Hey there, time traveller!
This article was published 12/3/2014 (805 days ago), so information in it may no longer be current.
Police Chief Devon Clunis has a perfectly reasonable explanation for why Winnipeg officers are not jumping to arrest and charge individuals who are subject to outstanding warrants -- there's too much work to do with too few officers, and those suspects already behind bars are not immediate threats to the public. But scratch the surface of the rationale and there's plenty of reason why a judge is concerned about the practice, and recently castigated police for "gating" the suspects, arresting them only after they are released from custody.
First, the problem of warrants: There are some 20,000 outstanding warrants before the Winnipeg Police Service awaiting execution. Some of these are for serious offences, such as violent crimes, and others are less serious, such as for property offences or for breaking terms of release -- missing a date with a probation officer -- after being sentenced by the courts. About 200 more warrants came into the system last year (a total of 7,668) than were executed by the WPS. The backlog has accumulated over a number of years.
Further, Chief Clunis adds, there are additional hoops to jump through when officers want to arrest a suspect being held at Stony Mountain, as the federal system demands an additional "removal order" before releasing the prisoner for processing by the WPS.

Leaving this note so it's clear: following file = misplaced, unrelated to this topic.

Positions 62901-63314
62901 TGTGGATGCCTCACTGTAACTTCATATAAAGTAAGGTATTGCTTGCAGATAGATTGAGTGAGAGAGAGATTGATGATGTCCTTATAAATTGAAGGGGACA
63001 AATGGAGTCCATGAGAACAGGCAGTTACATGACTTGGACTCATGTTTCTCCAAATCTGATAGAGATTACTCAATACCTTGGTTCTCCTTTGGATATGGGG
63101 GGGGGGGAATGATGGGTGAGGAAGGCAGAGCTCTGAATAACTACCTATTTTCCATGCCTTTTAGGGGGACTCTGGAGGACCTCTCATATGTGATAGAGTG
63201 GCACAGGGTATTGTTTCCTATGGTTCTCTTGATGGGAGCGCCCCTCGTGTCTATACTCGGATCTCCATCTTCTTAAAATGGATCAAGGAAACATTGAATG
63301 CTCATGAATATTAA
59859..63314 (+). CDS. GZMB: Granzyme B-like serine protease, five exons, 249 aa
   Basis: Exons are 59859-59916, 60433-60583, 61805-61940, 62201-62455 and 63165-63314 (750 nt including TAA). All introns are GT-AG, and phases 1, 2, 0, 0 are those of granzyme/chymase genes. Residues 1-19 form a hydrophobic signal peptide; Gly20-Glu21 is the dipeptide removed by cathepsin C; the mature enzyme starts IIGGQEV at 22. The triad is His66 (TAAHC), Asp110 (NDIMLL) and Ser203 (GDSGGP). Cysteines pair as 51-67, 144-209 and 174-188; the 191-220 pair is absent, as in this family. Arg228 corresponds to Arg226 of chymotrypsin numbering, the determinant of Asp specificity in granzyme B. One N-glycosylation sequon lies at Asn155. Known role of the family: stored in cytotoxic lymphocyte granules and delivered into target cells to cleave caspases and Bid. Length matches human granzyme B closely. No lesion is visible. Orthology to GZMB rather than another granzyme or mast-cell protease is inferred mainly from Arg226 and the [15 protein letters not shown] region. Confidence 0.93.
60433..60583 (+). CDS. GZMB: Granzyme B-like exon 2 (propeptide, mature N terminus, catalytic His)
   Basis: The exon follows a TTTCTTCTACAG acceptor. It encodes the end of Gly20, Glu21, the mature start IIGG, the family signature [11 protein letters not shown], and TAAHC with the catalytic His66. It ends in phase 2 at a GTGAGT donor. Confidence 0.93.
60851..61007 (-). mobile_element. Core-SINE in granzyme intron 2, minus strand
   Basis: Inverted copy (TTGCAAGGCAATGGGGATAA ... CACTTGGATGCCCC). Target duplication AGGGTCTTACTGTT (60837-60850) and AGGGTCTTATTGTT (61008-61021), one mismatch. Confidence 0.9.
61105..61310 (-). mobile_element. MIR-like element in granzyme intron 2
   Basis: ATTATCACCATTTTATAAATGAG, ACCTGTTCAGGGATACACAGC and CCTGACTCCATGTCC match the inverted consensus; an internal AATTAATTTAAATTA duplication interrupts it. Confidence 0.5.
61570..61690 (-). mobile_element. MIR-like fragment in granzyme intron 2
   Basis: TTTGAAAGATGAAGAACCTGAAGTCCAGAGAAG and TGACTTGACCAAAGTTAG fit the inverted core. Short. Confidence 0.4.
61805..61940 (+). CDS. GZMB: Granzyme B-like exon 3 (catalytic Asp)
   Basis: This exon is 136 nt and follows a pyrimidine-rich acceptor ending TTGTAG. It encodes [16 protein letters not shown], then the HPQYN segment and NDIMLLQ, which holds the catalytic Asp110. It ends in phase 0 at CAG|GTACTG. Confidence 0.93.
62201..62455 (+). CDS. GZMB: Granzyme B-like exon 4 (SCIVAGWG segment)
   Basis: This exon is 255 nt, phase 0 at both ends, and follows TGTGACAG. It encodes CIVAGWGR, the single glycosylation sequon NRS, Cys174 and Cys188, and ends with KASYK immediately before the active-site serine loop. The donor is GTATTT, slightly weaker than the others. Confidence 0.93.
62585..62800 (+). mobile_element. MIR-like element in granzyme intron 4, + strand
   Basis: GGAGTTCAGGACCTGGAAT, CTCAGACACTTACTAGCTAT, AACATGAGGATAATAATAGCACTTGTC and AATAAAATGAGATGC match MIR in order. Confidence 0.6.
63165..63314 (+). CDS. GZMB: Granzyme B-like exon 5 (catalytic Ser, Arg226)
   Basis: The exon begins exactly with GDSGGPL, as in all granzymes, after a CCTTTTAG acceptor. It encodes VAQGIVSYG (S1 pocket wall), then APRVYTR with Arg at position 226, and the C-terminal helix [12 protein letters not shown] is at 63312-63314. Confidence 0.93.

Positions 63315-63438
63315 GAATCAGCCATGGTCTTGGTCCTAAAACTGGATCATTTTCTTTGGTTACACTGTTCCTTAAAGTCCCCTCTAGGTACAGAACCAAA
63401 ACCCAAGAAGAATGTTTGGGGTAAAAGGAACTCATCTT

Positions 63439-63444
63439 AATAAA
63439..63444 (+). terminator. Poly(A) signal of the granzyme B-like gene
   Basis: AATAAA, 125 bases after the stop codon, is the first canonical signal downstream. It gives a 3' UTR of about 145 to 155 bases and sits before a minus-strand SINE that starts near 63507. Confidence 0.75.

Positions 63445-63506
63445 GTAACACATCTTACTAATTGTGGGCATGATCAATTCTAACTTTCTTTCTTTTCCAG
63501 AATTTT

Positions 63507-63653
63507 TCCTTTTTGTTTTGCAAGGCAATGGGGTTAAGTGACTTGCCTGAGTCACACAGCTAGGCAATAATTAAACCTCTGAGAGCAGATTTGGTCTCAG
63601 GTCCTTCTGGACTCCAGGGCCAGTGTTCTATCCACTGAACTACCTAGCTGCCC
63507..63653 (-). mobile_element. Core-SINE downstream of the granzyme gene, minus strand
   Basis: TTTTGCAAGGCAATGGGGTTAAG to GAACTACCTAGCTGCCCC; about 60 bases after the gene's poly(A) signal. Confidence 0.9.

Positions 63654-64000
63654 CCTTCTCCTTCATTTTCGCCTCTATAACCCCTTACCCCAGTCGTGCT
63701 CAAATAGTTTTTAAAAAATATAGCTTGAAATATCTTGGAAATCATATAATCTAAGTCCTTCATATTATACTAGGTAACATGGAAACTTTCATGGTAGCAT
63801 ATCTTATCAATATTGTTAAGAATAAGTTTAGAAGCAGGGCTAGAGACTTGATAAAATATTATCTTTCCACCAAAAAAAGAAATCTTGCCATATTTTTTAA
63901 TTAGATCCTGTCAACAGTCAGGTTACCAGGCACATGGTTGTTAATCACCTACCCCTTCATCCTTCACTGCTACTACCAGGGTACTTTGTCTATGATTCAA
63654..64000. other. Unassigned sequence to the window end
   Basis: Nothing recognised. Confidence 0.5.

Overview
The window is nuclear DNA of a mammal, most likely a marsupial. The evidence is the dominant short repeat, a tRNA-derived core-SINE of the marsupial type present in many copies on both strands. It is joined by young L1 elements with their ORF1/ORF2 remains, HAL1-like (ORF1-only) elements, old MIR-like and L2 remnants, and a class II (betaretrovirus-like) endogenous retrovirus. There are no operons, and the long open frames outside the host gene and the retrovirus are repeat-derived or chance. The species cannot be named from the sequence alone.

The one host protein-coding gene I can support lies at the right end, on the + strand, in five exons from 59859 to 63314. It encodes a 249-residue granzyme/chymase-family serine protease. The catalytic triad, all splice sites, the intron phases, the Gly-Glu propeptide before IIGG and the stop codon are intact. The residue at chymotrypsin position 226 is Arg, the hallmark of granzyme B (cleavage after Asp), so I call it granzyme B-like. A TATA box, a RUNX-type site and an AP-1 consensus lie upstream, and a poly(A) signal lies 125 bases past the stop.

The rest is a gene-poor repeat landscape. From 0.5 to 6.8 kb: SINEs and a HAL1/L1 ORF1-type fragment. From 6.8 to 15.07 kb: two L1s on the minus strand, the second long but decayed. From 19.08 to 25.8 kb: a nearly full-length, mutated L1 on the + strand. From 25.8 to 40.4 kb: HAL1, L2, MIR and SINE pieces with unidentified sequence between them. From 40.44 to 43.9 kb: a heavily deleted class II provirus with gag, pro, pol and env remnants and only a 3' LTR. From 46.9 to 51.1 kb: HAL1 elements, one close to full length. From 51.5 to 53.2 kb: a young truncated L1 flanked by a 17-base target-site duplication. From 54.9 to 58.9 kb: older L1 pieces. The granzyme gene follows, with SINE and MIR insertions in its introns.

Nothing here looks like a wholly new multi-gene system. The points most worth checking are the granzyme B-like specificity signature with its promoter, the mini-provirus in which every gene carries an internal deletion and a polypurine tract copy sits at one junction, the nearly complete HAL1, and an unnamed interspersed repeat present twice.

Mr. Clunis says he is talking to other authorities to cut the paperwork, a good first step. But the WPS cannot lean on the threat to public safety in shunting the warrants for those in custody to the bottom of the heap. The dangers of such a practice, waiting at the gates for the suspects' release to re-arrest, sometimes many years after a warrant is issued, was illustrated in two recent cases. In one, a break-and-enter suspect was arrested four years later, two days after he was released from jail on another offence; the second case saw a man arrested under similar circumstances, but eight months after the warrant was issued.
The man charged in the latter case pleaded guilty in a deal with the Crown attorney; in the first, provincial court Judge Tim Killeen threw out the charges, saying the man had unnecessarily waited too long for his day in court.
The need for timely justice is well founded. The longer the wait from the day of the crime to the trial, the less acute the memory is for everyone involved, including the suspect -- remember where you were on a given day and hour four years ago -- and especially for potential witnesses. That presents problems for prosecution and for defence. Excessive delays are inherently unfair to the victims and the accused. That is why the charter protects individuals' rights to due process in law and trial without undue delay.
Police must prioritize warrants based on risk, but as just these two cases show, the practice of 'gating' jeopardizes justice itself. The excessive backlog should spark a special review of warrants for those gathering dust, a redoubled effort to trim the list of those that can be executed to a manageable size. That, as Chief Clunis noted, needs the assistance of federal and provincial officials. But the warrants for those individuals known to be in custody, in the remand centres or provincial jails especially, ought to be the easiest, fastest to move on, and that is what the WPS should do.